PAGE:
A fresh bunch of seasonal blooms is an easy way to bring colour and personality to your home. But why settle for a standard vase? Here we explain how you can create unusual and beautiful floral displays in your home using the antique and vintage containers that you may already own. All you need do is add the flowers!


Create displays using vintage kitchenalia

Nothing says spring like a sweet-smelling display of hyacinths, tulips and daffodils straight from the garden! If you're short on vases, why not raid the other vintage or antique vessels in your home? Old pudding bowls, flour bins, bread crocks or jelly moulds are perfect for creating unusual seasonal displays when stuffed with floral foam or chicken wire.

A collection of vintage bowls, vases and jugs filled with spring flowers.
Photography by Rachel Whiting, styling by Kiera Buckley-Jones.

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Stack up vintage teacups and fill with short-stemmed flowers

If you can’t resist a pretty vintage teacup at a charity shop or a brocante, then this is the perfect look to make the most of your hoard. Assemble a mix of teacups with floral transfer patterns or hand-painted designs and plain glazed cups in a selection of pastel tones. You can even include cups with small chips – as long as they hold water, they can still be successful vessels for this charming display.

Arrange your collection on a shelf – choose flowers with bigger blooms and sturdy stems that will sit in the shallow vessel, such as roses and peonies. If the display area needs an extra hit of vintage florals, pin up pretty printed vintage fabric and place taller floral decorated vases towards the back of the shelf. Leave a few cups unfilled and dot between the flowers to add interest.

Vintage teacups used to display colourful flowers

Mix and match antique vases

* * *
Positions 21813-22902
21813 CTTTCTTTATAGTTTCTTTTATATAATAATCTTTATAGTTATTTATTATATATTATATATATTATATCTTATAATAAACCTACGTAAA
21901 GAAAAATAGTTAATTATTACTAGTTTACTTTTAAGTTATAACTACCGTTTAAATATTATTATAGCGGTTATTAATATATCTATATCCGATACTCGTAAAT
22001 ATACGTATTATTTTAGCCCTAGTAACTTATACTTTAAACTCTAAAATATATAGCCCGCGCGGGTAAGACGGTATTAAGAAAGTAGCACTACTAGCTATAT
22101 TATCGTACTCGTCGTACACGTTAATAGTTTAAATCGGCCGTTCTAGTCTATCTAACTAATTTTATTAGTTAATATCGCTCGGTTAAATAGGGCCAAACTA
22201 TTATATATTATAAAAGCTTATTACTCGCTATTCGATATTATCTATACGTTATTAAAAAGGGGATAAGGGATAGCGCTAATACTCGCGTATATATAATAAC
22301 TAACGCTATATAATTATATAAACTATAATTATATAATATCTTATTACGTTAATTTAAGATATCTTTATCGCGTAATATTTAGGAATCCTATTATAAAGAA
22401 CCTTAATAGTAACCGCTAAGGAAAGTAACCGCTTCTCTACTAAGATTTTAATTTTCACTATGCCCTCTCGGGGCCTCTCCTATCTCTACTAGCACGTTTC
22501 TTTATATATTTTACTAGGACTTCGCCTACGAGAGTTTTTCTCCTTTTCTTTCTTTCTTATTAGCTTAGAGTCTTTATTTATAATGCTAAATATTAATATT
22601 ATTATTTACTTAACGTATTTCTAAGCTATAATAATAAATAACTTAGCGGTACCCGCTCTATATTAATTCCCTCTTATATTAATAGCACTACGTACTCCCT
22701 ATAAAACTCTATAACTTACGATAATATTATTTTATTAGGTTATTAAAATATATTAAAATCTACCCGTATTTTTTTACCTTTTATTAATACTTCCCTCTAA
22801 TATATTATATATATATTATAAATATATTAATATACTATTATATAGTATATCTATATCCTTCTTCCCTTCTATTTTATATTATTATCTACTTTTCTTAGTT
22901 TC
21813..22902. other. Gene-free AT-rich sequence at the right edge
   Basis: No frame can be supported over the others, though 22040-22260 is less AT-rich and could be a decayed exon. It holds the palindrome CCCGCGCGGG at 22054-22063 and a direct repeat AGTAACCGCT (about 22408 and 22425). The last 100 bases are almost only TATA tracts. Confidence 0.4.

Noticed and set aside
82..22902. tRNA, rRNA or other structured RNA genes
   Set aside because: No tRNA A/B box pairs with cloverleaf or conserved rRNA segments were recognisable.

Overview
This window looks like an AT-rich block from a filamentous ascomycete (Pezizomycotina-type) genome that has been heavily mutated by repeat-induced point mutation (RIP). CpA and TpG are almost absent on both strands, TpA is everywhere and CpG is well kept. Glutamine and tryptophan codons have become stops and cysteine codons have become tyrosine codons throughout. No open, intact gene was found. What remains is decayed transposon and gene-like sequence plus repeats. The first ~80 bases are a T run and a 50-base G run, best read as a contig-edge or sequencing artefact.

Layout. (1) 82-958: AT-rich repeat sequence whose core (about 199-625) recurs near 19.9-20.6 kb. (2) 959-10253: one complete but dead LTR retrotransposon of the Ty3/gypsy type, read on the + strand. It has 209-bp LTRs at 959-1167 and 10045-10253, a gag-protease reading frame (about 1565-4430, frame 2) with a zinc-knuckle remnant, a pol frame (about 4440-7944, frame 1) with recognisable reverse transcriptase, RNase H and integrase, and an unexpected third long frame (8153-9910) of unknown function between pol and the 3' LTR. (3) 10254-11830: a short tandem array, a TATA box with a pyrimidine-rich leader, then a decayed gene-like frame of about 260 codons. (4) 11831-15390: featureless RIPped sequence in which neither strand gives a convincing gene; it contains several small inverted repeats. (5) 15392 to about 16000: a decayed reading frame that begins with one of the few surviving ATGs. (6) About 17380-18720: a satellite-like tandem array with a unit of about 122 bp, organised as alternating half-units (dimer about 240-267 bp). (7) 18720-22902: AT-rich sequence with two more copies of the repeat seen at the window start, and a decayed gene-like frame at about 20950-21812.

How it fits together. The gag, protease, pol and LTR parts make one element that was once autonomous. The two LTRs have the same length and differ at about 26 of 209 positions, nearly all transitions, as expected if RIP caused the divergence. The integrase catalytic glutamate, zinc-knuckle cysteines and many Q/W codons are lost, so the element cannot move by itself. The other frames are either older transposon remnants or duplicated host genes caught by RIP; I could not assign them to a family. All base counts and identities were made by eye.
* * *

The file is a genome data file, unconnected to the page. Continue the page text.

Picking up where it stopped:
Nothing says spring like an abundance of blooms loosely arranged in an eclectic assortment of antique vases. For a truly arresting display, choose vases from different eras in a range of sizes, colours, shapes and materials – glass, metal and ceramic – to create a look that’s joyful and uplifting. Add interest by positioning tall vases off-centre, with tiny vessels towards the front. The flower shades you choose will unite the collection. Think about where you want to display your vases – here, the distressed wall lends a rustic, bohemian feel.

An array of antique glass vases filled with summer flowers
Photograph by Katya De Grunwald, styling by Selina Lake.

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Use an antique rug or wall hanging as a backdrop for your display

A beautiful antique rug doesn’t have to be reserved for underfoot – use one as a wall hanging and in turn create an interesting setting for a collection of containers filled with seasonal blooms. You will need a secure way to hang the rug, especially if it is heavy – try wood and Velcro, a wall-mounting kit or carpet clamps.

Foxgloves always look lovely as cut flowers. If you have them in abundance in your garden, and can spare a few stems, they will instantly add height and drama to an arrangement. The bell flowers will bloom longer in the vase if you condition them straight after picking, so soak them in a container of water for a few hours. Before you start to make your arrangement, strip off the leaves from the bottom third of the stem, then trim two inches from the base of each with a sharp knife – cut at an angle and submerge the stems in a vase filled with cool water.

Antique rug used as a backdrop to a display of flowers on a wooden table
Photography by Sussie Bell, styling by Selina Lake.

Choose vases in a similar colour palette for a cohesive display